I can play for an hour or so now before it starts to ache, so it IS healing. It's just taking longer than it should because my other passion, sailing, has been putting a strain on it every time it starts to get better.
So here's a product endorsement and story to tide you over...
In June, I was at the Beaches Arts & Crafts festival with my wife. Tired of the usual hand-made rugs, toys, and paintings, I leaped when I saw a small tent packed with ukuleles and banjos.
I ran over, talked to the luthier, and started plucking away on his wares. I fell in love instantly, and came home $200 lighter with an amazing handmade Tenor Resonator Ukulele from Rosbilt*.
I've spent the summer playing it and getting used to the size and chords - ukes are new to me, but I'm a solid fan now. If you're curious, check this guy out - Ross Stuart. He makes some incredible instruments! Mine has perfect intonation, sounds metallic yet strangely fragile and soft, it's a bit louder than standard wood ukuleles, and even after daily playing it only needs a minor tuning adjustment maybe once a week.
Sitting on the couch one weekend morning watching TV, I started plucking away absentmindedly on the uke. An interesting melody came out, and my focus instantly changed to the instrument. I rushed down to my studio and powered everything up.
I didn't want to bother setting up a microphone for the ukulele, so I decided to play it on an electric guitar. Just get the damn thing recorded before it's forgotten! 30 minutes later I had a basic drum track programmed and a full song arranged. Still, I wasn't ready to leave it alone.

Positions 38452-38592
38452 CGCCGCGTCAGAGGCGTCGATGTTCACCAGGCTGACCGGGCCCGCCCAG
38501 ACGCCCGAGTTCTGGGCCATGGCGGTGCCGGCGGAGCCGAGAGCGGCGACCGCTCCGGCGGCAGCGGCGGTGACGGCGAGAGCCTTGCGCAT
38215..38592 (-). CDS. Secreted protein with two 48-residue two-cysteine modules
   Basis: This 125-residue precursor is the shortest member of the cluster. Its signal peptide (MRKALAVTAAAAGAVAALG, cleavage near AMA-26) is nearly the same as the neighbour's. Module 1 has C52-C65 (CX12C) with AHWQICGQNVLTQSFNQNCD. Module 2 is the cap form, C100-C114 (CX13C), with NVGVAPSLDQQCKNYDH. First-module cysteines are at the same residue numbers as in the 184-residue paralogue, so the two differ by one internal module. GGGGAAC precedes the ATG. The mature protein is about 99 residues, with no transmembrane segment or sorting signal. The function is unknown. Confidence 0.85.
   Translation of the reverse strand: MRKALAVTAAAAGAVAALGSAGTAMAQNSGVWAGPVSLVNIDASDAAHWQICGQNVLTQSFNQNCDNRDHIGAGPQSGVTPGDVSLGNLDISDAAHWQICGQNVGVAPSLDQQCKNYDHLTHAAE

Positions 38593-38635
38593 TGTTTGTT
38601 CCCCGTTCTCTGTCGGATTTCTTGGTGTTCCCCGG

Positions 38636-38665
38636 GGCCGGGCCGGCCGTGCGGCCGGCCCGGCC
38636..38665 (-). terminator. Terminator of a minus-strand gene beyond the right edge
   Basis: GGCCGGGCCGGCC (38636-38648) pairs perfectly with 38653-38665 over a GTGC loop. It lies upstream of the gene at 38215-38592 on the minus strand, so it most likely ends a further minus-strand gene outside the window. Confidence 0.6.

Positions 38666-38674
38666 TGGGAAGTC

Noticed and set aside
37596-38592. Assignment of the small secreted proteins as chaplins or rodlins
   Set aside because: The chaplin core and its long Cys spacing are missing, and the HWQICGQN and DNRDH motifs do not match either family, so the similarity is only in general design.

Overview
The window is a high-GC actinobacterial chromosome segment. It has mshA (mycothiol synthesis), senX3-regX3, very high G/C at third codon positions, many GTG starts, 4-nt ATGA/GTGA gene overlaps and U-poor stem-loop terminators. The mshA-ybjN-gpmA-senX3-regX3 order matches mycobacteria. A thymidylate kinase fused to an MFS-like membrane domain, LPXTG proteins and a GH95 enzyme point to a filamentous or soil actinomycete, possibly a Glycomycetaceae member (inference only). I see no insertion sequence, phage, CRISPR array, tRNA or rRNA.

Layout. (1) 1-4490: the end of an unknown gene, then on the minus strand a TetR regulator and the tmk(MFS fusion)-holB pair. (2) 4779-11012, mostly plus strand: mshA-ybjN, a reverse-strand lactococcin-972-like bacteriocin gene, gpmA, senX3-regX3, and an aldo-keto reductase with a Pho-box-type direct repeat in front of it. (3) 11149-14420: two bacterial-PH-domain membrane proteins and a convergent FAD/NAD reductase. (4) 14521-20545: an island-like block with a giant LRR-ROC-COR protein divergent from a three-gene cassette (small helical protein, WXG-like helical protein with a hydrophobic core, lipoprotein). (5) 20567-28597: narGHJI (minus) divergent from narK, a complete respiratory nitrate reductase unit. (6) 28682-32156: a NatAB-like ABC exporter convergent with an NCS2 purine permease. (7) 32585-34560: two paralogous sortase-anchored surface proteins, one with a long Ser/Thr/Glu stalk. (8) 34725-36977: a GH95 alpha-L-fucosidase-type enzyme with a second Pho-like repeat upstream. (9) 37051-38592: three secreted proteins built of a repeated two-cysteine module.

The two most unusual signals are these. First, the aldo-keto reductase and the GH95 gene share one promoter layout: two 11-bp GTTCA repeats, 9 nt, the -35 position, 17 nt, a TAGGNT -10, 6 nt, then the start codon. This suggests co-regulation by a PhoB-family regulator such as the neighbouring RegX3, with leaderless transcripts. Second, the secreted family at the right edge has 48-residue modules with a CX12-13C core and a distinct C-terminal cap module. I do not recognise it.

While listening over and over to the song, I reached for the harmonica I had sitting on the mixing desk. Virtually instantly a counter-melody came out of the instrument that, again, I had to get down on tape before it disappeared. Again, no mic. So I set up a synthesizer and played it on the keys.
And listened to it over and over and over.
The song was too good to leave alone, so I finally set up the mic and sang whatever came to mind.
Less than 3 hours from when I first plucked that melody from the uke, I had a full song written: drums, bass, guitar/uke, harmonica/synth, and vocals. Just wild...
I love the song, it's one of my strongest. And it'll wait in line for the project after the one currently in production, to give it a little time to "mature." One of the things I love about it is that it was written on 2 instruments I'm not particularly adept with, ukulele and harmonica, but built itself into beauty. And yes, the uke will be on the record, it's just too cool to omit.
God, sometimes I just love music.
*and for the record, I have no professional interest in Rosbilt. Ross (can I call him that?) has no idea that I'm writing this, and likely doesn't remember me at all. But CHEERS to him!